Congress passed the National Voter Registration Act, also known as the "Motor Voter" bill. Originally introduced by Rep. John Conyers and Sen. Alan Cranston, the law makes voter registration more uniform and accessible, especially for low-income voters, by allowing registration by mail and through driver's license bureaus, welfare offices and unemployment agencies.
Shortly after Hurricane Katrina barreled through the Gulf Coast, all 42 House CBC members introduced a bill to provide for the region's recovery and the reunion of devastated families. Although the legislation didn't gain enough votes, over the years CBC members continued pushing Katrina- and Rita-focused bills, finally securing recovery funds in the 2007 Iraq supplemental bill, which included $6.4 billion for Gulf recovery.
Due in part to CBC rallying efforts, the House voted to renew expiring provisions of the Voting Rights Act of 1965, which require federal oversight of election procedure in states with a history of discriminatory practices. The bill initially stalled in the House, but it eventually drew enough support to get signed into law by President George W. Bush.
President Bush signed into law an increase of the minimum wage to $7.25 an hour over two years, a jump from the previous amount of $5.15. All 40 members of the CBC voted in support of the bill.
The House passed the American Clean Energy and Security Act (pdf), a major energy bill. The legislation included a CBC-sponsored provision requiring that green construction jobs established in low-income communities go to local workers. The bill ultimately stalled in the Senate, but had it passed, it would have marked the first time that a local hiring provision was included in federal law.
President Obama signed the 2010 omnibus spending bill, which included a provision to overturn the federal ban on needle-exchange programs. Though highly controversial, the programs are a proven way to prevent HIV infection by providing drug users with clean needles from clinics and hospitals in exchange for used needles. Caucus members — particularly California Rep. Barbara Lee and Washington, D.C., Delegate Eleanor Holmes Norton — had long championed overturning the federal ban.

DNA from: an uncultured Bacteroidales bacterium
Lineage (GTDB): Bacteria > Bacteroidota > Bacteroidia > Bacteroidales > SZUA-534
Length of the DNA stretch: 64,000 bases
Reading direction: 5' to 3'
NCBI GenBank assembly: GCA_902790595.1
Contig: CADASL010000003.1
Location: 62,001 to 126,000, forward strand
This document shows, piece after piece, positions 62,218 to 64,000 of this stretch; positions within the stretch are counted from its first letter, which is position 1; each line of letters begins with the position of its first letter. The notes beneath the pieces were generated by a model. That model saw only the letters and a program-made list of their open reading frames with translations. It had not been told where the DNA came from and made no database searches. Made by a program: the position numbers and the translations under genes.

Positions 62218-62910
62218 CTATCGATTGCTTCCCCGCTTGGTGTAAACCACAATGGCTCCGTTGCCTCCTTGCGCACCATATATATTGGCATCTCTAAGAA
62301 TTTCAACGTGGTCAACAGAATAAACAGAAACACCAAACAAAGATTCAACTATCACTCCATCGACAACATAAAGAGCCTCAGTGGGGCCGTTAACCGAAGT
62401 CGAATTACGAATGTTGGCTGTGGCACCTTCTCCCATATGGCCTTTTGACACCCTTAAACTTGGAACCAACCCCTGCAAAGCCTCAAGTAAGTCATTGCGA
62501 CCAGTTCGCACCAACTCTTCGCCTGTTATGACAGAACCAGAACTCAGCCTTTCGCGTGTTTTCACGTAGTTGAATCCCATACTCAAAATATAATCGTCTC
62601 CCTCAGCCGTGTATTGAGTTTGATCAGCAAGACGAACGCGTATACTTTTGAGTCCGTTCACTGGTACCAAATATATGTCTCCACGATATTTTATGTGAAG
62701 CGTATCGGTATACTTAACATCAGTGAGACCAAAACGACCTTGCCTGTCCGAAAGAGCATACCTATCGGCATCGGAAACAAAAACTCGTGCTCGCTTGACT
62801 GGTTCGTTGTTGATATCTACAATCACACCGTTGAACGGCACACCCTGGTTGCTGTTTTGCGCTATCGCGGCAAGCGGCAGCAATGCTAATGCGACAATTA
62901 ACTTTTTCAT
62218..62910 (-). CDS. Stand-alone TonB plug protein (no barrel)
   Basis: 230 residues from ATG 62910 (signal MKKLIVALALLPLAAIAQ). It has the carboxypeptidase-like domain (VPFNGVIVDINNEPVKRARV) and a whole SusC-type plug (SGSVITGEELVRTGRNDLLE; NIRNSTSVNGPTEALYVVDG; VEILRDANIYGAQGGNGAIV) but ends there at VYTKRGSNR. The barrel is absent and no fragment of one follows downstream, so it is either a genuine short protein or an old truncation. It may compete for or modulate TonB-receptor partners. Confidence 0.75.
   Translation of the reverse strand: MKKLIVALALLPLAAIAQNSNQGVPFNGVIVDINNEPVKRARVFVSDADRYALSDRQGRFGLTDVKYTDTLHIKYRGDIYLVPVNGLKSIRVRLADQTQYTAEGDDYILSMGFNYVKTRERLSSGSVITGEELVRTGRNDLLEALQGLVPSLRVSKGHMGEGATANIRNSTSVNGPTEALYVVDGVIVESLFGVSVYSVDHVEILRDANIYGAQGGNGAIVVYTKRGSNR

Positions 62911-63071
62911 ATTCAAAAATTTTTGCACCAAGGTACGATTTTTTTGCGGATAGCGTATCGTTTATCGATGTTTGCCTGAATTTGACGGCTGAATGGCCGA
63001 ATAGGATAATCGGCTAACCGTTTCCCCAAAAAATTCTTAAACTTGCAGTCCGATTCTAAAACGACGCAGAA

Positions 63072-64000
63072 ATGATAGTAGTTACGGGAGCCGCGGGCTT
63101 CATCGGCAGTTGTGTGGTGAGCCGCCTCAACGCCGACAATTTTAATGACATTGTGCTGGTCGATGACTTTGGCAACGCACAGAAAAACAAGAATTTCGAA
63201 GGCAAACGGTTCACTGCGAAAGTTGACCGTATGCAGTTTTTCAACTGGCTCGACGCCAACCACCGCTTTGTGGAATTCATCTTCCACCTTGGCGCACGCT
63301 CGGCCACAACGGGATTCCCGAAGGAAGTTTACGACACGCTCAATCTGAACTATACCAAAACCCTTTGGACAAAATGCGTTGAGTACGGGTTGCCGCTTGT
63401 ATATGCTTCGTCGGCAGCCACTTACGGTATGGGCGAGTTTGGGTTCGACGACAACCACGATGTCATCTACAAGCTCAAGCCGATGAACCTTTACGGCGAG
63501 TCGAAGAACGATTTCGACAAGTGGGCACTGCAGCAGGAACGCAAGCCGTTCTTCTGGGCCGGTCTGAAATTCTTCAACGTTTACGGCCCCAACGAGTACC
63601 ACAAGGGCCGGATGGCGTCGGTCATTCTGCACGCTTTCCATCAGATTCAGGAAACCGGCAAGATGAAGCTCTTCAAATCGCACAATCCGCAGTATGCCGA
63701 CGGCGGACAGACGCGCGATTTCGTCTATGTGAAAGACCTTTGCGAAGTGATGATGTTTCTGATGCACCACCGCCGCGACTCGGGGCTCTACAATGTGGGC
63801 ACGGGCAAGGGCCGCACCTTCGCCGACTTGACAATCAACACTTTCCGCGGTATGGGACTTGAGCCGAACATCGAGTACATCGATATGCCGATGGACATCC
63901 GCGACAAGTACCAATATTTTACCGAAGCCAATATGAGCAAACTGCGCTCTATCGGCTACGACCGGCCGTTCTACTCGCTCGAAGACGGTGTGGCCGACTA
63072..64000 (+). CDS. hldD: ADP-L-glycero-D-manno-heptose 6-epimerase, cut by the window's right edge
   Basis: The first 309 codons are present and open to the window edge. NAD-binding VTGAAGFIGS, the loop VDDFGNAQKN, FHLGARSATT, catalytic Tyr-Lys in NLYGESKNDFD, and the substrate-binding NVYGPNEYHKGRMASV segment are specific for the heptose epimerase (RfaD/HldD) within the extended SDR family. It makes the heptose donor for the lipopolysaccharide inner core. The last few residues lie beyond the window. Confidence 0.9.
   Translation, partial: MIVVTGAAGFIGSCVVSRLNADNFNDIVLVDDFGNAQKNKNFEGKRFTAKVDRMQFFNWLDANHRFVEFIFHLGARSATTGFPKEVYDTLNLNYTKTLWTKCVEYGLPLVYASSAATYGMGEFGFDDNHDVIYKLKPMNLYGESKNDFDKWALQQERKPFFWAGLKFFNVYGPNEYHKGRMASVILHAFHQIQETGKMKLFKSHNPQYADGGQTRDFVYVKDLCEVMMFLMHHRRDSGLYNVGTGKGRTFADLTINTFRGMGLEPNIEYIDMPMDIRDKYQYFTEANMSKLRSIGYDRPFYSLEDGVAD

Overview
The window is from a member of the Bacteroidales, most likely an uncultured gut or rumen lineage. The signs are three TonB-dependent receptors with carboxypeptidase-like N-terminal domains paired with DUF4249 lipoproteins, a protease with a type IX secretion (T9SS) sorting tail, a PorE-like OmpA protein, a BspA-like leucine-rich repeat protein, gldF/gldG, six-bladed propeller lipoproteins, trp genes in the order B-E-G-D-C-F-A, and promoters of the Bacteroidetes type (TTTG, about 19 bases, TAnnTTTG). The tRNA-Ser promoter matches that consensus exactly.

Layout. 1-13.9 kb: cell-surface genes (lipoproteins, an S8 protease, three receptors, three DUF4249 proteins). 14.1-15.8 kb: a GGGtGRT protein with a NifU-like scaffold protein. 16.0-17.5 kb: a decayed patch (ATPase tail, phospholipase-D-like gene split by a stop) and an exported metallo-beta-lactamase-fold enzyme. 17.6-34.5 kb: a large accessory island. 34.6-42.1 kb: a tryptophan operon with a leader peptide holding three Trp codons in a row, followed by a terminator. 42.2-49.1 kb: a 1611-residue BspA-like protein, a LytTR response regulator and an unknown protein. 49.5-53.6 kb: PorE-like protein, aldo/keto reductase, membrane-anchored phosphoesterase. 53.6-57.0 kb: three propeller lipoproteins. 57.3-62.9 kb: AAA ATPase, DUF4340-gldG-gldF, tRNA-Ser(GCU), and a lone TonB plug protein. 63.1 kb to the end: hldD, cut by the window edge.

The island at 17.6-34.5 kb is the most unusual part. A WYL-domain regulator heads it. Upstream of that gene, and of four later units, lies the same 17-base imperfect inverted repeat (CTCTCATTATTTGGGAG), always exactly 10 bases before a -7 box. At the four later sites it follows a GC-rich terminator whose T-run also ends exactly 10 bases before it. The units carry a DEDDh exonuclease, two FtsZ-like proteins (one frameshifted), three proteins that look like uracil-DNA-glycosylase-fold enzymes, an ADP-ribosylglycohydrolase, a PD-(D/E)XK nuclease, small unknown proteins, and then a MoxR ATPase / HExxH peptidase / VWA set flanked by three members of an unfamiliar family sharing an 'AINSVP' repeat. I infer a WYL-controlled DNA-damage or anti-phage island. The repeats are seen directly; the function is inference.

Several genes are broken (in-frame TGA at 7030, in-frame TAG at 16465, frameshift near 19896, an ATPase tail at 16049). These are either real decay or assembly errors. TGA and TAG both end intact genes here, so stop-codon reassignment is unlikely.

For a decade, the CBC had struggled to pass a bill reducing the 100-to-1 sentencing disparity between powder and crack cocaine. Although the harsher penalty was originally supported by black lawmakers concerned about the 1980s crack epidemic, it later became recognized as one of the government's most racially unequal laws. In August 2010, President Obama signed into law the Fair Sentencing Act (pdf), introduced by Rep. Bobby Scott of Virginia, reducing the power-to-crack sentencing ratio to 18-to-1.
When the Affordable Care Act was signed into law, it included several provisions that originated with CBC members: expanded funding for community health centers in underserved areas, health coverage for residents of U.S. territories like the Virgin Islands and Puerto Rico, training and hiring programs targeting health professionals from diverse ethnic backgrounds — and an attached reconciliation bill that funneled $2.55 billion to historically black colleges and universities and minority-serving institutions.
In May 2010, Obama signed a bill instructing the World Bank, International Monetary Fund and other major multinational institutions to cancel Haiti's debt to the United States (pdf). The bill was introduced by Rep. Maxine Waters of California and supported by a CBC advocacy campaign. As a result, on Sept. 30, $447 million of Haiti's debt was officially cancelled.